Article and photo by Julie Lake

Saginaw Valley State University Professor of Art Shaun Bangert not only teaches a full load of graphic design and art courses, she is working steadily on many personal projects.  Her techniques range from hand-drawing to time-based media, and her topics include women and women's issues.

Bangert worked in the field of graphic design for almost 20 years before she decided to go to school to earn her Bachelor's degree in Fine Art (BFA).  During the last semester of her BFA program, one of the professors got sick and could not teach his graphic design classes.  None of the other professors and staff had any experience in graphic design, but they knew of Bangert's 20 years in the field, so they asked her to take over the classes.  She agreed. It was then that she fell in love with teaching and began to think about earning a Master's degree so that she could teach at the college level.

At this time, Bangert had already been married and had small children. She was so busy trying to finish her Bachelor's degree, working a full-time job, and substitute teaching the graphic design classes that her family rarely saw her.  When she presented the idea of going on to graduate school to work on a Master's degree, her husband was against it.  Bangert resigned herself to becoming a stay-at-home mom and housewife after graduating; yet, after only a few days at home, she felt as if she had nothing to do with her time and was beginning to get bored.

One day, while Bangert was sitting at the kitchen table, her husband came in and said, "I have a graduation present for you." He handed her the book The Top Graduate Schools in the Country and told her to wait one year before going.  Bangert did, and then applied and was accepted at the University of Michigan, where she met Professor Carol Jacobson, who worked in film production.

Bangert was not new to the art of film production. When she was in middle school, she had begun making stop action films with a friend's Super 8 video camera using the old cut-and-splice method of production.  Later, as an adult, she worked for a film company in New York for a number of years producing coming attractions reels and behind the scenes trailers.  Her decision to partner with Jacobson resulted in her creating a number of films that exposed the injustices inside of the women's prison system.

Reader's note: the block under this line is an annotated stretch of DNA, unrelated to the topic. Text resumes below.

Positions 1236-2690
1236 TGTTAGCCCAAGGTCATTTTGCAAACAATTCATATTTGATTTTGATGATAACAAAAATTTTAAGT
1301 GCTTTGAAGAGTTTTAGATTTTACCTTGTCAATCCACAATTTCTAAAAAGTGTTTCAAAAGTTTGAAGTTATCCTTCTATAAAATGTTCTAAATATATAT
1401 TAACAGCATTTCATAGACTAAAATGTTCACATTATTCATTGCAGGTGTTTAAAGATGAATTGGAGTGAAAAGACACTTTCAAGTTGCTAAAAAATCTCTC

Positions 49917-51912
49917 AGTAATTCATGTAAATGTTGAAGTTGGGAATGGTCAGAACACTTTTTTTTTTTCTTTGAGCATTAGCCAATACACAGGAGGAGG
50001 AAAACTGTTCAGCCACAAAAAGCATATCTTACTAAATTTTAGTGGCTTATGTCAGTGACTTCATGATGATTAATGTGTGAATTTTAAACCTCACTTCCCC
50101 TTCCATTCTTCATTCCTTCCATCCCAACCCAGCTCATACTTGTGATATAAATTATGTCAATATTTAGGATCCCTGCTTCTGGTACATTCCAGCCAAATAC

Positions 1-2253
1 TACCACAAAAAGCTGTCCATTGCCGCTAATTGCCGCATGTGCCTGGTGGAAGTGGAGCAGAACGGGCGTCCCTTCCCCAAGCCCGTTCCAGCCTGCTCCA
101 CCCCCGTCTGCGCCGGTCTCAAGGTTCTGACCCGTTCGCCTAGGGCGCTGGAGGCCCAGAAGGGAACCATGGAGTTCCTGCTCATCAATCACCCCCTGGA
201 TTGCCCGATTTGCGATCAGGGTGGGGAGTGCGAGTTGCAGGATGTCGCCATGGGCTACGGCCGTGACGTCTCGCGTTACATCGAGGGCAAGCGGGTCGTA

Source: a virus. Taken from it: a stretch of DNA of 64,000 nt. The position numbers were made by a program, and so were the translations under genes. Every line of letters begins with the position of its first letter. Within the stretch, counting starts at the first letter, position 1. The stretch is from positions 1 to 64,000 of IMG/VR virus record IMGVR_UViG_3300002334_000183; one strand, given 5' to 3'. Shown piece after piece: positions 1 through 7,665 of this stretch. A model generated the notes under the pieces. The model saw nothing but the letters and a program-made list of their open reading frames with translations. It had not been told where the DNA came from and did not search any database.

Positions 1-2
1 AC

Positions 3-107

Prior to 1992, women who committed violent acts as a result of domestic abuse could not use domestic violence as a defense in their cases.  As a result, many women were unjustly imprisoned and given life sentences. Jacobson and Bangert visited Scott Women's Prison in Plymouth, MI to interview some of these women.  They were shocked to find out that many of the women behind bars were imprisoned because they had acted in self-defense or in retaliation for domestic violence and were also being chained and put in solitary confinement by the prison guards for no apparent reason. The interviews, combined with tapes made by the guards documenting proper chaining procedures, created the poignant documentary Segregation Unit, which has been shown all over the world at such venues as law conventions, art galleries, political activists' rallies, women's study groups and film classes.  As a result of the atrocities exposed in Segregation Unit, Amnesty International thoroughly investigated Scott Women's Prison, which was forced to close.

Bangert is now working on her own film, which will be a cross-cultural look at women and their lives.  She will focus on those specific points that define who women are, including personality, sexuality, childbirth and menstruation.  She plans to answer such questions as "When did you first 'feel' female?" and "Were you treated differently because you were female?" and treat other gender-related issues as well.  Bangert's interest in mixed media will be readily evident in this project as she plans to make the animation the old-fashioned way:  by hand drawing each image.  When asked how long she anticipated production to be, she joked, "I'll be working on it for the rest of life!"

Bangert's advice to any aspiring filmmaker out there is "Be prepared to work your ass off.  Be organized and set a schedule." However, when first starting in this field, you will be spending a lot of money out-of-pocket, so she says, "Make sure you have a 'real' job."

© Julie Lake, 2010